The two stories in this issue of Beneath Ceaseless Skies touch on the idea of oppression and resistance, ignorance and the beginning of understanding. Both feature characters in a dominant position. People who have others bound to them in some way, enslaved against their wills. But these characters don't full understand the situation, the true depth of it, until they take the time to listen, to explore, to question the status quo that they were comfortable with. Only once that happens, only once that step is taken, can healing begin. These are two very different stories, but they are nicely paired thematically, and I will just get to reviewing them!
|Art by Raphael Lacoste|
"The Aeroliths" by Stephen Case (8912 words)
This is a story of winds and magic, names and betrayals. It features a frame where a young man who has usurped a wizard and his power readers a scroll written to him by the wind, by a woman who has been trapped and bound to service. The story then plays out both in the present and the past, weaving a rather unsettling story of how the wind, the woman named Sylva, was lost. The setting of the world is definitely one of my favorite things about this piece, revealing a world where families mine boulders that are lighter than air to gift to the Emperor in hopes of one day coming out of exile. Sylva was the only daughter of one of these families and with abilities to harness the powers of the wind. It's that power that brings her to the attention of the Emperor and his brother, a Wizard. The story is filled with compelling visuals, towers that float high above the earth and are pushed by sentient clouds and winds. A wizard in search of sight and an Emperor in search of a power he cannot possess while being Emperor. It's the story of the past that dominates the tale, though there are enough glimpses at the present, where the Wizard is gone and the tower is under the control of Diogenes, to make me want to see more, to make me wonder what happens next. The story certainly touches on power and volition, how Sylva is betrayed by both Wizard and Emperor, made into a being with no freedom. And the story shows how it works in cycles, the name of the Wizard passing along with his injustice, with Sylva's imprisonment, and only when the name starts to be defeated does there seem a hope that Sylva's story will reach any sort of happy ending. It's a compelling tale, with a great sense of magic and movement and visual splendor. A good read!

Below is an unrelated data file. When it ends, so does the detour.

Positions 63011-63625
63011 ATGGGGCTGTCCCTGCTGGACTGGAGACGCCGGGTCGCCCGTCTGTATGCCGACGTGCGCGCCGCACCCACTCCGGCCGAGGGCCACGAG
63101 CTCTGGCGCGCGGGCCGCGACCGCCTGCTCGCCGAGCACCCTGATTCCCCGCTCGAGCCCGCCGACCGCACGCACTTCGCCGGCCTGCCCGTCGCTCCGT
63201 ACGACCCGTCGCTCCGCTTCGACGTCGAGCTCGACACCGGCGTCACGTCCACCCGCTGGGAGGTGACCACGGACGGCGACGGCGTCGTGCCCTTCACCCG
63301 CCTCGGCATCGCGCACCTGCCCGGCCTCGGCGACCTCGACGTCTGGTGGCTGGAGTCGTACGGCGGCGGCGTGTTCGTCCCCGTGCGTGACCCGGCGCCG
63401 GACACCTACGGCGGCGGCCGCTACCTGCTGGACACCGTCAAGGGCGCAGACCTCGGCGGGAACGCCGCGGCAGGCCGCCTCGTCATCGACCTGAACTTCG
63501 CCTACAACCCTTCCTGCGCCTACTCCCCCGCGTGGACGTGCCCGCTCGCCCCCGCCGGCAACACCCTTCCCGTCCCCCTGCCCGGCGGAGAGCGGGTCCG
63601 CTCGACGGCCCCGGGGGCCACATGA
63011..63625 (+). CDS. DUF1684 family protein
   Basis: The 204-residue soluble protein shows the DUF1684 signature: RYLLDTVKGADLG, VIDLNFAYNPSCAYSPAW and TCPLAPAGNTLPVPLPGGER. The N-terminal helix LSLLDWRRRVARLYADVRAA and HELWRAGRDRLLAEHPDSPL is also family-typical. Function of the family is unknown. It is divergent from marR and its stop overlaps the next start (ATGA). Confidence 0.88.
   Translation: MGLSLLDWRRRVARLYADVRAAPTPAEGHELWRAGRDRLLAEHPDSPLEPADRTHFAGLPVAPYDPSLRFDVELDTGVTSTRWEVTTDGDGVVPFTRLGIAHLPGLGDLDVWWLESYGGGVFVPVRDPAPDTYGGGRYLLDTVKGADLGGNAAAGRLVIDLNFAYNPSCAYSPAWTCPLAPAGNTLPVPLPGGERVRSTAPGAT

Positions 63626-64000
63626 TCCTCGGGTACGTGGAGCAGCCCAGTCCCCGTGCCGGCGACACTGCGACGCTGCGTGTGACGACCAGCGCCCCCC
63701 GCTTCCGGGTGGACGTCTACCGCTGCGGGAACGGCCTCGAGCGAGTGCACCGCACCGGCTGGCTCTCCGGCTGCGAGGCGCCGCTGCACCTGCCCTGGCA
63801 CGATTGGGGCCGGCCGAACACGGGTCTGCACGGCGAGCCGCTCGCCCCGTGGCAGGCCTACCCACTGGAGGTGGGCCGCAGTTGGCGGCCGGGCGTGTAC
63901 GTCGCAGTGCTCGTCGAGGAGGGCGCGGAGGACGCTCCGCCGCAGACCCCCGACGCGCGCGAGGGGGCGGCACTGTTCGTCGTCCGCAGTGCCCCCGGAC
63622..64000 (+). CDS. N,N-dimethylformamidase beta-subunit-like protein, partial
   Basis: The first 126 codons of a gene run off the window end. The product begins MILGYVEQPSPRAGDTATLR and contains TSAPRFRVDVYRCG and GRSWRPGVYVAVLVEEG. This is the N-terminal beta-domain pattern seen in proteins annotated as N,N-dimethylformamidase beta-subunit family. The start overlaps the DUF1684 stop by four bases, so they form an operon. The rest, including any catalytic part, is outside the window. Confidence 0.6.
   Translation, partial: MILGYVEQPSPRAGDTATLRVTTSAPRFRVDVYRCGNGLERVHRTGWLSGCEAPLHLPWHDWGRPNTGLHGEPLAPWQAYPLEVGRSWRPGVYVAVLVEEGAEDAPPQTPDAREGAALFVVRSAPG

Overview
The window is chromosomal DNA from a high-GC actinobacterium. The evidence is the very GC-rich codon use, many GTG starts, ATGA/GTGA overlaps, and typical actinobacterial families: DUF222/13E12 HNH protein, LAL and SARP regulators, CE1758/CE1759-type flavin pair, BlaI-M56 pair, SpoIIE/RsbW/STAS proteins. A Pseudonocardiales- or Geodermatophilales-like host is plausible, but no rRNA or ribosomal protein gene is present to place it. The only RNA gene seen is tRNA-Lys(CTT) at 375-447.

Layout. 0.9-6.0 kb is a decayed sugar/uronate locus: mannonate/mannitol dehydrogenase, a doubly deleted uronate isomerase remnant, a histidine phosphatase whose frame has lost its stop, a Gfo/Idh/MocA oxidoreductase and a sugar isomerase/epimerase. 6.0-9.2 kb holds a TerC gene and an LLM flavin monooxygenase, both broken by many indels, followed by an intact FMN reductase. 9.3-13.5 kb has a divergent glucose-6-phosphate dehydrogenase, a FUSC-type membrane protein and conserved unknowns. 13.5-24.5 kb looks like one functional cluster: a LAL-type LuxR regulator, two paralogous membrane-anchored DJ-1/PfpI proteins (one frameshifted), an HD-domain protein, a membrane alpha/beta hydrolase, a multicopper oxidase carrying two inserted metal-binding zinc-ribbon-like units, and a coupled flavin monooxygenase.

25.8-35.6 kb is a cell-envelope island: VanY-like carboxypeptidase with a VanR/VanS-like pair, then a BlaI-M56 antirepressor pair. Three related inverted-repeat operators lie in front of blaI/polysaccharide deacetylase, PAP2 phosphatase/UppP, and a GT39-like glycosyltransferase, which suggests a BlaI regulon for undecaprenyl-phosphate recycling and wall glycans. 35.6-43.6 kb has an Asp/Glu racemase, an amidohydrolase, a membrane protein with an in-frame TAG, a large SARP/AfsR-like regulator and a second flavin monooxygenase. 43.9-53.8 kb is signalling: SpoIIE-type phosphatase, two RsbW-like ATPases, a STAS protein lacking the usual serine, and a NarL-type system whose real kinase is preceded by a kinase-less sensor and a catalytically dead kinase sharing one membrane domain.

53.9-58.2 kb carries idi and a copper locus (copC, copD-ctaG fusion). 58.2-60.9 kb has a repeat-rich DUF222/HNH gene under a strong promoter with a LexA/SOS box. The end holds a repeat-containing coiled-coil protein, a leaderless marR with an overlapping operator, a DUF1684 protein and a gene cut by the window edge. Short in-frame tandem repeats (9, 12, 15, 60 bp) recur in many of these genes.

"The Uncarved Heart" by Evan Dicken (5397 words)
This is an interesting story about hearts and about fates and about resistance. About love and about the lack of love. The story shows a girl growing up at the fringes of her society, as part of a group that has colonized the area, bent it to their will, enslaved the native people and forced them to work producing a powerful beverage. The girl's mother is a soldier, her father an artist, and both have hearts crafted especially for them by their masters, the Volant, the true ruling class. And the main character grows up without such a heart, free and wild and willing to spend her time with a native girl, to become close with her. To in many ways be an outsider among her own people. But she's also still of them, fed the lies of colonization about the natives and mostly doomed by those lies. I love the world building here, the strangeness of the Volant and the toxic dreams that go into making the nightwine, the substance that the Volant crave above all else. The story reveals the dangers of mindless belief in a corrupt system, the horrors that come when wome people are deemed less than people. And it is full of flawed characters. The narrator, who is still too much a colonizer to really see the horror of the situation. The father and mother, true believers in their righteousness but unable to truly ignore the pain and terror around them. Izayel, the native who the narrator becomes close with, who has to do some very unpleasant things in the name of resistance and freedom. It's a complex tale and a vividly written one, with a mix of technology and magic, blood and beauty. Especially given recent events, it's a fascinating piece, and definitely worth checking out.